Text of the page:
Keysight Technologies, Inc. (NYSE: KEYS), a leading technology company that helps enterprises, service providers and governments accelerate innovation to connect and secure the world, announced the next generation of the company’s multi-purpose, handheld microwave analyzer, the FieldFox B-series, which delivers measurement precision and bandwidth up to 100 MHz for wide-band, real-time spectrum analysis to enable 5G testing in the field.
Accurate microwave measurements are becoming increasingly necessary in harsh and hard-to-reach environments spanning a wide range of conditions: day or night, rain or shine, hot or cold; aboard a ship, in an aircraft, or in a vehicle. In these situations, a handheld instrument must be capable of making the required measurements with performance and accuracy.
Keysight’s new FieldFox B-series analyzers offer wide-band, gap-free, real-time measurement capabilities that enable 5G network testing in the field. In addition, these new capabilities enable customers to locate and identify the shortest interfering threats to their satellite communication networks. Designed to withstand the toughest working conditions, the rugged, durable and portable FieldFox B handheld analyzers provide the following customer benefits:
“Keysight recognized that the increasing performance and complexity of radar and electronic warfare signals needed to be matched with a combination of bandwidth and dynamic range in a handheld microwave analyzer,” stated Dan Dunn, vice president of ADGS at Keysight. “We’re proud to deliver the first handheld combination spectrum and vector network analyzer with 100 MHz real time bandwidth that addresses 5G and electronic warfare testing for our customers.”
Terragraph technologies will now be incorporated into Siklu’s third-generation 60 GHz Gigabit Wireless Access products, which have been deployed for both residential and enterprise customers in 45 countries.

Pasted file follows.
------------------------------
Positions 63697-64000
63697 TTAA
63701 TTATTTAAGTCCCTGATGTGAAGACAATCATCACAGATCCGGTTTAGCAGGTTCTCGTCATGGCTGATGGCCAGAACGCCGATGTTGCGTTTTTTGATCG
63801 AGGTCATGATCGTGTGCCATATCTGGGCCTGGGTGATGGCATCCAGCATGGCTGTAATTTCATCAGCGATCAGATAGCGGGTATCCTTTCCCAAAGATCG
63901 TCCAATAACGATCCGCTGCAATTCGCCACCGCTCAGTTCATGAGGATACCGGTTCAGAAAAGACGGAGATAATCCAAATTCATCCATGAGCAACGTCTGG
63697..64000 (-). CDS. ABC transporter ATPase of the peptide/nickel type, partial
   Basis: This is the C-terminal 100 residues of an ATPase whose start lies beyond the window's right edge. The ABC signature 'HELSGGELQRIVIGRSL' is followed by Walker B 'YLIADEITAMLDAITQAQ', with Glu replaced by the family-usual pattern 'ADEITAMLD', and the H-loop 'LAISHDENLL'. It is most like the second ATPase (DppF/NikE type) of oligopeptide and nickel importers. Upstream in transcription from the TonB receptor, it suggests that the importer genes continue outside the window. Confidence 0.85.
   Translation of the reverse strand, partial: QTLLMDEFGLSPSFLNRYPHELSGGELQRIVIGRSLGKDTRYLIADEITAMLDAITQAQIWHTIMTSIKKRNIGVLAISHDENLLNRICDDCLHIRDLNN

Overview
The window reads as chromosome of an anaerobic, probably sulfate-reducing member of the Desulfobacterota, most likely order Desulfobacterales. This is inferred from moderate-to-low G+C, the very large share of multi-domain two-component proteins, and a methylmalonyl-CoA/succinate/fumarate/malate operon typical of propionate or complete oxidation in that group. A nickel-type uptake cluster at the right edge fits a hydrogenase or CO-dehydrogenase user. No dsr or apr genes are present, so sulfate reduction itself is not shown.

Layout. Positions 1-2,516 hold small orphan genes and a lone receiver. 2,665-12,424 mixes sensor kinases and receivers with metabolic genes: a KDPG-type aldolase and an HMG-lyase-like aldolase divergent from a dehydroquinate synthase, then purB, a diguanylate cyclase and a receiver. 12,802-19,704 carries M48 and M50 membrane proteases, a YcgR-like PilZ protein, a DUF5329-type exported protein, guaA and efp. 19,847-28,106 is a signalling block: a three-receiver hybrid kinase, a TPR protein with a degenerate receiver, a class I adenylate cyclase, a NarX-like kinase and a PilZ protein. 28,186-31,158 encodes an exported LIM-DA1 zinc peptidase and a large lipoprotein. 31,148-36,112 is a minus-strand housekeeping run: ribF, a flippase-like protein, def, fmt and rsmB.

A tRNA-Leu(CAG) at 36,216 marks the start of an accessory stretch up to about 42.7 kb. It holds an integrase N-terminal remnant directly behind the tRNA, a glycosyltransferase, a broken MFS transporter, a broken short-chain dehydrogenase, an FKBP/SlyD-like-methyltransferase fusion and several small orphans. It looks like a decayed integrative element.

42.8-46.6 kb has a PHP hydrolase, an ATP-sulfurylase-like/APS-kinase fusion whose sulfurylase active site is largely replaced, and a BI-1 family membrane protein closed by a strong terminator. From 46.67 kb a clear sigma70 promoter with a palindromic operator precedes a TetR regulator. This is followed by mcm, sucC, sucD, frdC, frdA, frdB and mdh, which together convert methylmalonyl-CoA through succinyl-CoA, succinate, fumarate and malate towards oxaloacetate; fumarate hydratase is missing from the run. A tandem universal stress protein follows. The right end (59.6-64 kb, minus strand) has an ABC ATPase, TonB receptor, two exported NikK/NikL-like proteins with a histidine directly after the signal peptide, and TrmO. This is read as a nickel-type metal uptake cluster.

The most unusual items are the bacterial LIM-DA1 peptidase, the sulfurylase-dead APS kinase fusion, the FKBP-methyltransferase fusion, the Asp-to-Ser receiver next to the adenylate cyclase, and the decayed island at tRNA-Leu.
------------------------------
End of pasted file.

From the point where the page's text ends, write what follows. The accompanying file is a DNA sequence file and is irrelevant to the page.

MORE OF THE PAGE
All of Siklu’s MultiHaul products incorporate advanced RF and beam forming at both the base unit and terminal unit to enable the most flexible and cost-effective deployment options. Further, to make the installation process easier at homes and businesses, Siklu introduced the revolutionary WiNDE Network Planning tool and an extremely small terminal unit that is slightly larger than today’s average sized smartphones.
Siklu’s Terragraph products will be part of the industry’s most comprehensive portfolio of V-Band (60GHz), E-Band (70/80GHz), point-to-point and point-to-multipoint solutions on the market. Further, the combination of Terragraph systems with Siklu’s advanced SmartHaul software as a service (SaaS) platform for designing and operating dense, mesh networks of thousands of nodes will help propel Terragraph adoption.
Ericsson and Deutsche Telekom have consistently topped 100 Gbps in a microwave trial using a link over a little less than a mile. Conducted at the Deutsche Telekom Service Center in Athens, the joint innovation project achieves more than 10 times greater throughput speeds than current commercial solutions on similar 70/80 GHz millimeter wave spectrum.
Alex Jinsung Choi, SVP Strategy & Technology Innovation, Deutsche Telekom, said the trials will be a big change in solutions for future fronthauling capabilities.
“Advanced backhaul solutions will be needed to support high data throughput and enhanced customer experience in the 5G era,” Choi said. “This milestone confirms the feasibility of microwave over millimeter wave spectrum as an important extension of our portfolio of high-capacity, high-performance transport options for the 5G era. In addition, it Apart from confirming the potential of microwave technology over millimeter-wave spectrum (70/80 GHz and above) as a 5G-and-beyond fronthaul and backhaul solution, the trial showed the importance of applying spectral efficient techniques, such as MIMO (multiple input, multiple output) on wireless backhaul technologies to address upcoming 5G radio access demands.